Legislation to address those concerns was introduced today in the Senate by Judiciary Committee Chairman Patrick Leahy (D-Vt.) and Sen. Orrin Hatch (R-Utah), a senior member and former chairman of the panel, and in the House by Rep. Howard Berman (D-Calif.), chairman of the House Judiciary Committee’s Subcommittee on Courts, the Internet, and Intellectual Property and Rep. Lamar Smith (R-Texas), ranking member of the House Judiciary Committee. The bill is co-sponsored in the House by Judiciary Committee Chairman John Conyers (D-Mich.) and Rep. Howard Coble (R-N.C.) The legislation would enable users to exhibit orphan works if, after a thorough, documented search, the copyright owners are unable to be located. The legislation outlines the criteria for such a search, and provides for court review to determine if a search has been adequate and done in good faith. If the copyright owner later emerges, the user must pay reasonable compensation to the owner. The bill also includes provisions to further protect owners of these orphaned copyrights, should any user exhibit bad faith.

“This legislation will help bring together potential users and owners of orphan works,” said Leahy. “But also as important, it will allow the public to view works that may remain orphaned. A Vermonter can restore a family photograph from three generations ago, even when the original photographer is no longer available to give permission. With this bill, we can preserve important parts of our personal and national heritage, without giving a free license to infringe on established copyright protections.”

“There are thousands of artistic creations around the country that are effectively locked away and unavailable for the general public to enjoy because the owner of the work is unknown. Identifying the owner of a copyrighted work is difficult in many cases and represents a huge liability to those who would bring the work into the public domain without permission,” Hatch said. “This bill represents a commitment from Congress to unlock orphan works so the general public may once again enjoy them.”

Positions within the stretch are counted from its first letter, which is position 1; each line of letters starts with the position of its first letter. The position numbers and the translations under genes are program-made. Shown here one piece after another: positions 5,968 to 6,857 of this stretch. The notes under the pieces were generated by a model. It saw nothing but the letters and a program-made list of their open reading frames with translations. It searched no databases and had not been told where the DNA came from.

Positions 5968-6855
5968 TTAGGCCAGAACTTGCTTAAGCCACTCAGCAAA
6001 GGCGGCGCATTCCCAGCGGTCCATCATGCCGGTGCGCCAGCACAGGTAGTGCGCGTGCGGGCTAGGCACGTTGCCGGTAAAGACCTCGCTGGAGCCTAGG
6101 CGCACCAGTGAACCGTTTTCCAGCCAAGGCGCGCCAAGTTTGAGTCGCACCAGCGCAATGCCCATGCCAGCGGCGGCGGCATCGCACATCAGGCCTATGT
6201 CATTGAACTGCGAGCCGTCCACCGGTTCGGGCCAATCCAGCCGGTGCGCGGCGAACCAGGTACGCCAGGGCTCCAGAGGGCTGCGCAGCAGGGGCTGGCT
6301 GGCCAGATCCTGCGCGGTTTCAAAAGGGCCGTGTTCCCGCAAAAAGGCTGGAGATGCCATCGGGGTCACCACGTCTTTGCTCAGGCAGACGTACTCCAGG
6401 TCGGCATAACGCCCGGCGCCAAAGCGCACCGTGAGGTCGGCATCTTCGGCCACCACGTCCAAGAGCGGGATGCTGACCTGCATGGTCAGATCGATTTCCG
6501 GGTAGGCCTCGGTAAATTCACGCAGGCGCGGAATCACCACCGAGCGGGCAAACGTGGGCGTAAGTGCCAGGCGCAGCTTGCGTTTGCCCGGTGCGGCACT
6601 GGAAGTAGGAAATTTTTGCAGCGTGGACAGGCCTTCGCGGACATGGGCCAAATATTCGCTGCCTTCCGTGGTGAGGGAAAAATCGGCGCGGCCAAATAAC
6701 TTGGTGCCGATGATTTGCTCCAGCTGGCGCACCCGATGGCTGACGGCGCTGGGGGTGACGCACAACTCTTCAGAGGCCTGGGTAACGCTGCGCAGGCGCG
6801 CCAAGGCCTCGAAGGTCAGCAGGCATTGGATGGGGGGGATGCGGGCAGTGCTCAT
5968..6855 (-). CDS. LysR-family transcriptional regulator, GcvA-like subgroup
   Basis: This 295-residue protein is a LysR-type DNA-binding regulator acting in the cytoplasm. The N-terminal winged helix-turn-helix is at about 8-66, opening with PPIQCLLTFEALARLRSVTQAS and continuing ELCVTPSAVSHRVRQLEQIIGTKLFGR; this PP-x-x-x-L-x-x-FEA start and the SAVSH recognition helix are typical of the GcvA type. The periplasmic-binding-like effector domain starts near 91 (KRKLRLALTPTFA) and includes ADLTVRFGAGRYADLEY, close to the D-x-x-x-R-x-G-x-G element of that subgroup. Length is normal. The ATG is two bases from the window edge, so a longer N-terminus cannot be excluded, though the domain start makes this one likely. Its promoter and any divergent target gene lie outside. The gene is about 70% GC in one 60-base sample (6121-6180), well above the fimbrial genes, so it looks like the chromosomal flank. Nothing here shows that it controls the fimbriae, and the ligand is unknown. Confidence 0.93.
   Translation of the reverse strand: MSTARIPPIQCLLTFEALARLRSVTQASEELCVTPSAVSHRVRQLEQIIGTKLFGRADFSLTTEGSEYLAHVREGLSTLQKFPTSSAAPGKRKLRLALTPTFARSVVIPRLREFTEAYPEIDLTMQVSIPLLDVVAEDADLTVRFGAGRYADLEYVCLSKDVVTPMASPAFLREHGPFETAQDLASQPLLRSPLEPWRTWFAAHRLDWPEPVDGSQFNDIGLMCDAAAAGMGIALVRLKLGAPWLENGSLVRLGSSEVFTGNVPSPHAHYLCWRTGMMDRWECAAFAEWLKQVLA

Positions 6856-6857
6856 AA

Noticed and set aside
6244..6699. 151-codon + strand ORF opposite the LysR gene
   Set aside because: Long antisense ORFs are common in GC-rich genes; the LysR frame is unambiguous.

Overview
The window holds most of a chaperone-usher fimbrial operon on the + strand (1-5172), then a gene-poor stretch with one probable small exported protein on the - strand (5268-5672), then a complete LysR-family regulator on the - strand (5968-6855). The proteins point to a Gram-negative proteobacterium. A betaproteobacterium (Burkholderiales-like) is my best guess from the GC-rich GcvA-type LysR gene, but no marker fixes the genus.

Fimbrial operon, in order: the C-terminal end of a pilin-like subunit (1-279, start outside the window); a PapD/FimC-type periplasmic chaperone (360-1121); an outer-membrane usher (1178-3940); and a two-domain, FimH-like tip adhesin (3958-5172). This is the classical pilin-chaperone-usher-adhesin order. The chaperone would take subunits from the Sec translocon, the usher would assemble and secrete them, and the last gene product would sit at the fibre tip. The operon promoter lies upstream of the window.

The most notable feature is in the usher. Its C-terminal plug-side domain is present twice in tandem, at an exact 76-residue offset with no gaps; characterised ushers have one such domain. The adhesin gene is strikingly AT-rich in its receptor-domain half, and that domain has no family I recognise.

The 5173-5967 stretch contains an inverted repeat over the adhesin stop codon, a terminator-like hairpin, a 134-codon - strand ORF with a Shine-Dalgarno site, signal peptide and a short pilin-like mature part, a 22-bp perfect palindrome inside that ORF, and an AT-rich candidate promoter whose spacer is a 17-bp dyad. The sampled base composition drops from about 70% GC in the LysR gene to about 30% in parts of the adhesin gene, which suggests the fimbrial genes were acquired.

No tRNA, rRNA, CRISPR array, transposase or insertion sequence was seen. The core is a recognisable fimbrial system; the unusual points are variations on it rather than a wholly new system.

“Too many valuable works are unused because their creators are unknown, and potential users fear excessive liability,” said Berman. “We must act to lower the legal barriers that keep these works from the public.”

“Millions of copyrighted works are effectively ‘locked up’ and unable to be enjoyed by the public due to our current copyright system,” said Smith. “As a result, investments in new works and expositions by libraries, museums and others are frequently not undertaken due to the possibility of lawsuits and large statutory damage awards. By placing reasonable limitations on liability, while ensuring that owners receive compensation for the use of their works, the bills introduced today will help reduce uncertainty and encourage creativity.”

Leahy, Hatch, Berman and Smith have longstanding interests in intellectual property issues, and have introduced copyright legislation in the 110th Congress, including a bipartisan, bicameral bill to reform the patent system.

John is the original founder of Photodoto, but after running it for 4 years he had to focus on different things. If you're interested in what John has been up to recently, you can check is personal blog or browse his photo blog.
  • Erica

    Wow, thanks. All I’ve heard about this new bill has been outrageous outbursts of how it violated everyone’s copyright. I’m glad I stumbled upon someone who actually took their time to research it themselves rather than just keep bitching about rumors.